Fort Screven Tybee Island GAGeorgia . Road Trip Stops . Washington DC
Fort Screven Tybee Island GA
On our first trip to Washington DC, the seventh stop on our Roadtrippers itinerary was the Tybee Island Lighthouse & Museum. We didn’t know until we got there that Fort Screven was right across the street! What a nice surprise!
My son & I love to visit forts and learn about the history of the areas they are in. He is a history buff and I’m fascinated by old ruins and stuff.
Naturally, since we found this place, we definitely wanted to visit it. Unfortunately, as we approached the entrance, we learned the fort had already closed for the day.
As a result, we could only see the outside of the fort on our first visit.
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About Fort Screven Tybee Island GA
Fort Screven was built in 1897 to guard the mouth of the Savannah River until World War II. Creation of the fort was approved by the Georgia Legislature in 1786 to be named after General James Screven, Revolutionary War hero.
The fort was originally ordered by founder of Georgia, General James Oglethorpe. It was manned during the Spanish-American War, World War I, and World War II when General George C. Marshall commanded it.
There were seven batteries associated with Fort Screven, six on Tybee Island. The seventh, Battery Hambright, is near Fort Pulaski. Battery Garland now serves as the Tybee Island Museum. The others are not publicly accessible but can be seen from either the beach or the street.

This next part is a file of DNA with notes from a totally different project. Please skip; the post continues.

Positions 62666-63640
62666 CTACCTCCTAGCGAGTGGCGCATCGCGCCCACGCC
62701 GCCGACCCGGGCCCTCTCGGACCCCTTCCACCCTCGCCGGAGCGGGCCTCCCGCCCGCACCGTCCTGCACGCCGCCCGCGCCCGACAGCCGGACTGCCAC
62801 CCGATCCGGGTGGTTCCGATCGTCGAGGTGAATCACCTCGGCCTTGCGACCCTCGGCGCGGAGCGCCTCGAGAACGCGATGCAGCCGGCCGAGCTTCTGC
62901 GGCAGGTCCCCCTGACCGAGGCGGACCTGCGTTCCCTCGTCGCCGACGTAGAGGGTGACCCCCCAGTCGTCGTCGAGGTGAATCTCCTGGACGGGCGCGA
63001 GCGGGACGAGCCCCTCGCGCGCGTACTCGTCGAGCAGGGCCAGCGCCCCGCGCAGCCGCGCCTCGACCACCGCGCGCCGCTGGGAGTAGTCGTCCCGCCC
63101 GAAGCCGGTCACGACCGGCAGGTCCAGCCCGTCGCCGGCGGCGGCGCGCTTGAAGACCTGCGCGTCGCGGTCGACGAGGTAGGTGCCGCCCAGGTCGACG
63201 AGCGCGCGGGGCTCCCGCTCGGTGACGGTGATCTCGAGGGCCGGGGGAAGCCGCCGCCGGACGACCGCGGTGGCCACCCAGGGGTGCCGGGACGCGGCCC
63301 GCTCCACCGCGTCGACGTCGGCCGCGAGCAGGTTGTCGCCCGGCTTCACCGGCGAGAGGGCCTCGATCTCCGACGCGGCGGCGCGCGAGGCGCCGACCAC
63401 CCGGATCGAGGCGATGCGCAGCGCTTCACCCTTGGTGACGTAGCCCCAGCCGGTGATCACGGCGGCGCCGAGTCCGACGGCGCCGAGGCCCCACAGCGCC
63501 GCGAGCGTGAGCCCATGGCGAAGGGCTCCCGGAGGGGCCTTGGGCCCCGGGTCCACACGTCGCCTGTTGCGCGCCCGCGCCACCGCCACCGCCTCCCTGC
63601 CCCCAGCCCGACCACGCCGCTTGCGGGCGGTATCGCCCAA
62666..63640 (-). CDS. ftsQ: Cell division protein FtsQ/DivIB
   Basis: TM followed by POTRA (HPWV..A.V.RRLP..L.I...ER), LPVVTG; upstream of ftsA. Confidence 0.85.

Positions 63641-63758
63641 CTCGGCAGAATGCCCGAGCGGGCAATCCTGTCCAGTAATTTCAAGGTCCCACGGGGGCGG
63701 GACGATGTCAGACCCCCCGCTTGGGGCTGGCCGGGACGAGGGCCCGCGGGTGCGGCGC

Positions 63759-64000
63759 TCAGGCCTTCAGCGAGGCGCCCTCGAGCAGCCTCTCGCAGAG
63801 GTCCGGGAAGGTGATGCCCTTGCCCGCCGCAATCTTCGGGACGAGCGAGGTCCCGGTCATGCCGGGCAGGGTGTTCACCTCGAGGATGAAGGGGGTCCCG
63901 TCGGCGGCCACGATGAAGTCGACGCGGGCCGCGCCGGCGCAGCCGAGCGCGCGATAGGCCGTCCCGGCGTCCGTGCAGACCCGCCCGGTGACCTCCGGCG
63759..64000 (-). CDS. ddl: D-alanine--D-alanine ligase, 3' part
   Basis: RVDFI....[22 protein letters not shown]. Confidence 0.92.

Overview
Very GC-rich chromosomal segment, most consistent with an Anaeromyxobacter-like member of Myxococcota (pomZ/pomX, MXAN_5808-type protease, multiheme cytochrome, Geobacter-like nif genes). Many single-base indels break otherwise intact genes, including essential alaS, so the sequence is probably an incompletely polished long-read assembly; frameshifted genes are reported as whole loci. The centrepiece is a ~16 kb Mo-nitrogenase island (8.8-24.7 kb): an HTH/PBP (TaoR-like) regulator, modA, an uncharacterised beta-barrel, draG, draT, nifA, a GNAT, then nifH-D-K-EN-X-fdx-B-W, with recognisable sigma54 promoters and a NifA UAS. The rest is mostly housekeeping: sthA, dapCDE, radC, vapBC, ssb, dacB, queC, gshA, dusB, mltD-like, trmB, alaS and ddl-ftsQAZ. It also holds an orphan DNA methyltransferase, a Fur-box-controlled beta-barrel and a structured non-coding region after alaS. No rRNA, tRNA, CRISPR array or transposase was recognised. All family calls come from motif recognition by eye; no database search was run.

Fort Screven, Battery Garland and the Tybee Island Lighthouse & Museum are located at 30 Meddin Drive, Tybee Island, Georgia. Admission is regularly $9, or $7 for seniors, military, or children. Admission covers the fort and the lighthouse.
Second Visit to Fort Screven Tybee Island GA
We took a road trip with my bestie to Savannah in February of 2020 and decided to come back through here to try and visit again. We planned it as sort of a day trip from our Savannah trip… a trip within a trip!
It was a nice drive out to Tybee Island. We saw at least one of the batteries driving in. When we arrived, we parked and took some pictures of some of the stones and signs near the fort. Then we walked over to the lighthouse.
We went into the gift shop to purchase tickets and looked around for souvenirs. While we were waiting in the line, we heard that the cottages were closed for renovation so we wouldn’t be able to see everything.
We aren’t the types that will pay full price to see half of the attraction. We discussed amongst ourselves and decided we would try to swing back through here on our later DC trip to visit again when we could see everything. So… once again… we didn’t get to see the fort or lighthouse other than the outside.
It sorta sucks that we’ve been here twice and haven’t gotten past the entrance yet. But I’m okay with that knowing that we will come back and things will be improved when we do.
Third time’s a charm, right? I’m confident we’ll get to do and see it all when we go there again. And I think it will be even more special…er when we do!
I’m fairly sure I’d recommend this stop, there’s just so much to see. Have you been there? I’d love to hear what you thought of it. Please drop a few lines in the comments box below and let me know how your visit went.
In the meantime, safe travels!
Written by Kris M.
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